It hasn’t all been one sided however as Putin has “retaliated” politically. Firstly, in his own country the west continues to become demonised in the eyes of the Russian people increasing mistrust and even hatred back to Cold War levels. Putin’s own particular dislike of Britain has seen his government voice its support to Argentina over the Latin American country’s claim on the Falkland Islands even to the point of possible arms negotiations which at one point included Sukhoi Su-24 low level strike aircraft. Meanwhile the Russian military itself continues to flex its muscles warning the west it will not be provoked with Russian aircraft making high speed passes over American warships in the Baltic.

The situation in the Ukraine is in many ways like a microcosmic replica of the Cold War; the two major sides fighting over a piece of land in the middle but training and equipping someone else to do the fighting all the while making claims, counter-claims and denials to one another. The actual fighting has largely ground down in recent months to a slow war of attrition and the relationship between Ukraine and its western supporters with Moscow continues to be frosty. On Friday July 17th the Ukrainians expelled Russia’s consul general from the Black Sea port of Odessa accusing him of “actions incompatible with diplomatic activity” which proves that despite efforts to establish a permanent ceasefire the air of hostility is still quite fresh.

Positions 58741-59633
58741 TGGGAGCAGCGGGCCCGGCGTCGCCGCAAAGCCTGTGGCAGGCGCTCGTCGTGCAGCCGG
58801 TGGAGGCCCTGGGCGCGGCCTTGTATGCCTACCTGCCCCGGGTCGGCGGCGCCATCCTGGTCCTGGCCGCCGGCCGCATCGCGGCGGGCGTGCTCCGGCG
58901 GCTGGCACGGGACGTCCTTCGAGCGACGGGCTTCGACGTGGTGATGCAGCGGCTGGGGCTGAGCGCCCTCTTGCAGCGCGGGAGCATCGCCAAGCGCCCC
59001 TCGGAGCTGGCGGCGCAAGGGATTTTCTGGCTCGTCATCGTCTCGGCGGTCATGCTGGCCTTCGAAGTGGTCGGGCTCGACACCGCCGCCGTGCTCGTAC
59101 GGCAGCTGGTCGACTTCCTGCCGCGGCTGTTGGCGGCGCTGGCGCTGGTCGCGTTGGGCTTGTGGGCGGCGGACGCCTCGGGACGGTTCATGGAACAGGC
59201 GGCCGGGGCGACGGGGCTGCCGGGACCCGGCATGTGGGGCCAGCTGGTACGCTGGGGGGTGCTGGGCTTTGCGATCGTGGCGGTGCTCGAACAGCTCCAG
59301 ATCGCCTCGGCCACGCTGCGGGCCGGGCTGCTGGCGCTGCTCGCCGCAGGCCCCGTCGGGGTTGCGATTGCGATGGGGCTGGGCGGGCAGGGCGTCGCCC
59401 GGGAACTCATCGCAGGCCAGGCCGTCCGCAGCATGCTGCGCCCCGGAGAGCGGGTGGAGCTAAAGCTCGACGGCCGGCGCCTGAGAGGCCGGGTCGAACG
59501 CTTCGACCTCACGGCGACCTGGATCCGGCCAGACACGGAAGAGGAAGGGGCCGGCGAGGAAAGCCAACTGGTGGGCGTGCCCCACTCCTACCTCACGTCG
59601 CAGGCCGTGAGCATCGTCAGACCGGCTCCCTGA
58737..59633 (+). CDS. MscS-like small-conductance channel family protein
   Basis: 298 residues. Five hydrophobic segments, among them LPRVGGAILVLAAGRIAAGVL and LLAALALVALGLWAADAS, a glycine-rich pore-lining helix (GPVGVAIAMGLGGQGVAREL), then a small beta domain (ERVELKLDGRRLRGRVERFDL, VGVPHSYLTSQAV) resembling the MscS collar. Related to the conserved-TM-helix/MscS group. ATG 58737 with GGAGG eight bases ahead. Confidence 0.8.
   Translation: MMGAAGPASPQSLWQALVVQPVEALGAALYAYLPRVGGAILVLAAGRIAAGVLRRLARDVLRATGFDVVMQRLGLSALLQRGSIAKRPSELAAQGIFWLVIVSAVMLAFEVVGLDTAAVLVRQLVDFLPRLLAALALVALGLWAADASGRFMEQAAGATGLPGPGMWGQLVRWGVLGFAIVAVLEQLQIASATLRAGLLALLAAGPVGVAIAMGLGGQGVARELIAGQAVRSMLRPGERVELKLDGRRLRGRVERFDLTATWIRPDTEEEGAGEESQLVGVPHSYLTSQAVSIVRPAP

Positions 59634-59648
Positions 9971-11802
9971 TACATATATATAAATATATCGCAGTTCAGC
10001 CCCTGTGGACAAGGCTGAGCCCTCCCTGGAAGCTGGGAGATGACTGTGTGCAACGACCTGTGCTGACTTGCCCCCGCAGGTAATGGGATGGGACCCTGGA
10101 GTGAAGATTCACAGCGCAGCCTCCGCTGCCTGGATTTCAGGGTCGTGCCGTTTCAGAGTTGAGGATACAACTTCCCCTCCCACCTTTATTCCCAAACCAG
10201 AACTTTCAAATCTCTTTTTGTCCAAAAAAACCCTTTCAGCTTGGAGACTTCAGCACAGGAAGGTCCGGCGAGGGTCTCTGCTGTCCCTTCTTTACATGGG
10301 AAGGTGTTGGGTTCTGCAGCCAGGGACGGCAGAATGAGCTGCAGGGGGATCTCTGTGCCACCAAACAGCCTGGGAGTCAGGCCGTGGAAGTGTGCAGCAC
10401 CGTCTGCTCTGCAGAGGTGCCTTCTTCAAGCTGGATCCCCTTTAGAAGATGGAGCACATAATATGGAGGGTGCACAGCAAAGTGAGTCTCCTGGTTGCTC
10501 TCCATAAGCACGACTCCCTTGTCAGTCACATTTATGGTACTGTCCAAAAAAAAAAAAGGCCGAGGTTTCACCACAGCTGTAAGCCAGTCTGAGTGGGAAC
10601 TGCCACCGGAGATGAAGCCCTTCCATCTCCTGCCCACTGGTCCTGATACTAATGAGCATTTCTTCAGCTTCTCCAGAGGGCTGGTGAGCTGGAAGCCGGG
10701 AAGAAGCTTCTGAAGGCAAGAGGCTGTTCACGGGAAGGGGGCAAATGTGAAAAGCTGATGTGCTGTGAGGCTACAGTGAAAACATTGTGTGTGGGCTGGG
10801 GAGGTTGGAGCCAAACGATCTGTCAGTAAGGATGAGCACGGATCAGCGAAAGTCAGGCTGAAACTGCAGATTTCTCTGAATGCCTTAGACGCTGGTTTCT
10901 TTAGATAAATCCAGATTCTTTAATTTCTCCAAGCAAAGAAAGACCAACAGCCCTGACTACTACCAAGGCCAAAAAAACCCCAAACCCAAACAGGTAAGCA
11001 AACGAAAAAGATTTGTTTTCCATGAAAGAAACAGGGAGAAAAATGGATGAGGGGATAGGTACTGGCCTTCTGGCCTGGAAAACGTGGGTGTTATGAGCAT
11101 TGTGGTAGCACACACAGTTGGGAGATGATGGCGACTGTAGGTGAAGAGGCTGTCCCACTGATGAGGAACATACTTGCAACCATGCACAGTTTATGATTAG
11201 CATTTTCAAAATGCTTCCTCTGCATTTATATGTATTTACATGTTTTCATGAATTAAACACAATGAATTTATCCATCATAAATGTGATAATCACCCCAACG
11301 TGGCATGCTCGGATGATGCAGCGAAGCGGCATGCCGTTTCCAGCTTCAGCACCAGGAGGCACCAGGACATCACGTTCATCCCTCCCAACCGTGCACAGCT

NEWS: UK and NATO troops to conduct exercise in Ukraine

British troops on exercise in Ukraine in 2014 (army.mod.uk)

British troops on exercise in Ukraine in 2014 (army.mod.uk)

Rapid Trident 2015 will involve British soldiers together with troops from several other partner nations including the United States in the west of the country. The location of the exercise has been made very public so as to stem Russian suspicion that the exercise is really a cover for NATO involvement in the fight against pro-Russian separatists in the east of the country which continues despite several ceasefires being declared.

The exercise is scheduled to begin on the 20th of July and will last up to 11-days. According to the UK government the exercise is